Forget the resolutions – 5 New Year practices for proofreaders and copy editors to help the working day go with a swing
I’m not a great one for a New Year’s resolution. If I do make one (or more), I usually end up letting myself down disappointingly quickly – 2 January, 3 January at the latest. And that does tend to take a bit of the freshness out the New Year’s clean, white page.
So, for 2018, I thought I might scrap the word ‘resolution’ (which just seems to set me up for failure) and instead decide on some new ‘practices’ to help myself work more healthily.
Freelance proofreaders and copy editors spend a lot of time on their own, glued as much to their computer screens as to their chairs. And it can’t be healthy. In fact, I know it’s not. I have dry eye and a perpetually stiff back and neck to prove it. So here are 5 practices we can all incorporate into our working days to try to help make our desk-bound lives that little bit more comfortable this year.
1 Don’t forget to blink
There’s a famous episode of Dr Who called ‘Blink’. The central message (deliciously delivered by David Tennant) is ‘Don’t blink, or those sneaky, alien Weeping Angels will get you and zap you into the past’. However, to those of us not plagued by Weeping Angels but who stare at a screen all day for a living, I say this: Yes, blink. Blink as often as you can, especially while you’re working. I’m told by an optician that when we stare at a computer screen for long periods, we seem to forget to blink – which means we can end up with sore, scratchy and red eyes (dry eye). Blinking moisturises the surface of the eye and helps to protect it. I can testify to the perils of being so absorbed in my screen that I forget to blink. My daughter sometimes looks at me at the end of the day, horrified, and says, ‘Mum! What is going on with your eyes?’ So forget David Tennant (if you can – mostly I can’t…) and blink away. Blink, blink, blink. Put a big note on your desk to remind you, if it helps.
2 Get up and stretch
When I’m chasing a deadline, I don’t tend to move. I sit at my computer for hour after hour, with only the odd brief kettle dash to break up the day. But it’s not enough. Our bodies need to move. They aren’t designed for all that stillness. Getting away from our desks for a few moments every hour or so and having a good stretch is not only good for us, it feels fantastic too. It reminds our brains that, from our toes to our fingertips to the tops of our heads, we’re alive and kicking, and our bodies are capable of amazing things. We may have to work but we don’t have to seize up in the process.
3 Dance around like crazy
If you share a work space, anything more than a good, regular stretch might be tricky, unless you can coordinate your efforts with other users. But if you’re able to dance around the room like crazy just for 5 minutes, even a couple of times during the course of your working day, it’ll wake your heart up, send the blood pulsing around your body and refresh your head to take on the next batch of proofs. And if you can turn up the music loud, so much the better. Just get down and boogie.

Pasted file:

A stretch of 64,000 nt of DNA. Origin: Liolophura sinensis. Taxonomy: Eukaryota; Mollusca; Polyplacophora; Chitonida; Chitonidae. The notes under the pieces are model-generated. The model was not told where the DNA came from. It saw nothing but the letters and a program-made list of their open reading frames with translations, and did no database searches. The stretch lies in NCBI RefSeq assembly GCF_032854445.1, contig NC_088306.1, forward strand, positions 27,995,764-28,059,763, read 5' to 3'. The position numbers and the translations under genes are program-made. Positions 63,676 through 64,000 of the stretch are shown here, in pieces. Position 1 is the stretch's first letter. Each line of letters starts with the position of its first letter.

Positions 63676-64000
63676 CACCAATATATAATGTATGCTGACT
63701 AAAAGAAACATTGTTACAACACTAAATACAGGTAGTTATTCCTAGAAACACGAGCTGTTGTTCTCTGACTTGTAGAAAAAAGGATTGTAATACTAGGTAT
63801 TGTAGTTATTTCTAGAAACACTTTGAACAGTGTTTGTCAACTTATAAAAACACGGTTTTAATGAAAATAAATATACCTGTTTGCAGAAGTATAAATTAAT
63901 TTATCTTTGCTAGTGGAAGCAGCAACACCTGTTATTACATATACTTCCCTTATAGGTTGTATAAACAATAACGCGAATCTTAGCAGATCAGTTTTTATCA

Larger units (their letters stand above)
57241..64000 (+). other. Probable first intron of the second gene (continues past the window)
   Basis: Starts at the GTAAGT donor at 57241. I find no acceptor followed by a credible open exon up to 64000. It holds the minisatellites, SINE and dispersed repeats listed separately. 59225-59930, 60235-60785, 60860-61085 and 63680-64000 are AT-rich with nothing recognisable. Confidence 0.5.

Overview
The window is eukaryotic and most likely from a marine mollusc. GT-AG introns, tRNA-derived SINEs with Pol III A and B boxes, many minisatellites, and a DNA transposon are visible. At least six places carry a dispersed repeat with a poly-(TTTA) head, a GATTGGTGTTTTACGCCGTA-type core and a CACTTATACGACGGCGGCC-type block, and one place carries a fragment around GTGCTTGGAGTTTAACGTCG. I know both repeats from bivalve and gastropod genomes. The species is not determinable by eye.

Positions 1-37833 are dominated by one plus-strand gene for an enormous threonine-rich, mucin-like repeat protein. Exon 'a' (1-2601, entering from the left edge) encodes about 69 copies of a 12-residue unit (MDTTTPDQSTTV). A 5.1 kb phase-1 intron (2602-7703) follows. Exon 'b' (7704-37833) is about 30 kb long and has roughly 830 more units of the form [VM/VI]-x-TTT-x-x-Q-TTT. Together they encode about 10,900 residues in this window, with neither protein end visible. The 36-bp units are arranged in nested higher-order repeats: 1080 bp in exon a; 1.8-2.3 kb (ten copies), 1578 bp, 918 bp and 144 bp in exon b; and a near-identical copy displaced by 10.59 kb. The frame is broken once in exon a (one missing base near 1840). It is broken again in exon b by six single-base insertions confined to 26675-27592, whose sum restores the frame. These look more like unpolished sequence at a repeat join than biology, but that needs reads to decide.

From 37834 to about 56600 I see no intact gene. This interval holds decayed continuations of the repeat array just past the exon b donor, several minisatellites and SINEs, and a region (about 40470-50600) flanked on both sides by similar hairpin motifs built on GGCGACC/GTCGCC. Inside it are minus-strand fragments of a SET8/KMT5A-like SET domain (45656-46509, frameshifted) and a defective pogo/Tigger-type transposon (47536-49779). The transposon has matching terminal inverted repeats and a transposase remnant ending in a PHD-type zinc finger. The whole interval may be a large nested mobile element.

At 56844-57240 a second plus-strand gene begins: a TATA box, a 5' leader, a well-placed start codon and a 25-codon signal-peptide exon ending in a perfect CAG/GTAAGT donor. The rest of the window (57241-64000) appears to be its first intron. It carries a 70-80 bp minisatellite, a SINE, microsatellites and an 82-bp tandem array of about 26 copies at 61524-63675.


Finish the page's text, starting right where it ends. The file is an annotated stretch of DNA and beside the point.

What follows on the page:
4 Have a creative reading break
If you read for a living, non-work reading may not be your first choice of relaxing activity. But when you spend your days working with words, keeping up to date with writing trends, themes and styles is an important aspect of the job. Life’s busy. Work (hopefully) is busy. If all you can manage is a quick chapter of something over a 10-minute lunchtime sandwich break even 2 days a week, it all helps. It broadens your vocabulary and reminds you of neat ways to put words together. It shows you how other writers are writing. And who knows? You might discover a new author you absolutely love which will help no end to crank up your creative, editorial brain.
5 Try not to let deadlines consume your life
Oh, yes. And this is the hard one. When every project lands at once, it can be tough to shake the weight of words from your shoulders. But we work best and most efficiently if we can keep ourselves fresh. Try to set a finish-for-the-day time – and stick to it. Switch off your computer and leave the room, even if you haven’t hit your daily target. Of course, there will be times when it won’t be possible. Sometimes a job just has to be completed, no matter how many hours into the night that means you need to work. That’s the nature of sole-working and deadlines, I suppose. But in the main, if you can switch off – then switch off. After all, in the words of Scarlett O’Hara, ‘tomorrow’s another day’.
So, 5 simple practices to build into a routine to help you work more comfortably, more healthily, more productively and, hopefully, more calmly. It’s a challenge but, this time next year, I’d like to think it will have paid off.
If there’s anything you do to help your working day move along with more of a swing, do please feel free to leave me a comment below.
Have a happy, healthy 2018.